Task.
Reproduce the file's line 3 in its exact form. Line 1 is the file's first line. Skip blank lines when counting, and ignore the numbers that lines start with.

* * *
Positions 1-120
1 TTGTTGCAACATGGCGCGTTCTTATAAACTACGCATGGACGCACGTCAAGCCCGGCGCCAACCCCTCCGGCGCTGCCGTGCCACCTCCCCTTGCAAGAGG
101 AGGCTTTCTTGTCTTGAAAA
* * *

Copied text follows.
101 AGGCTTTCTTGTCTTGAAAA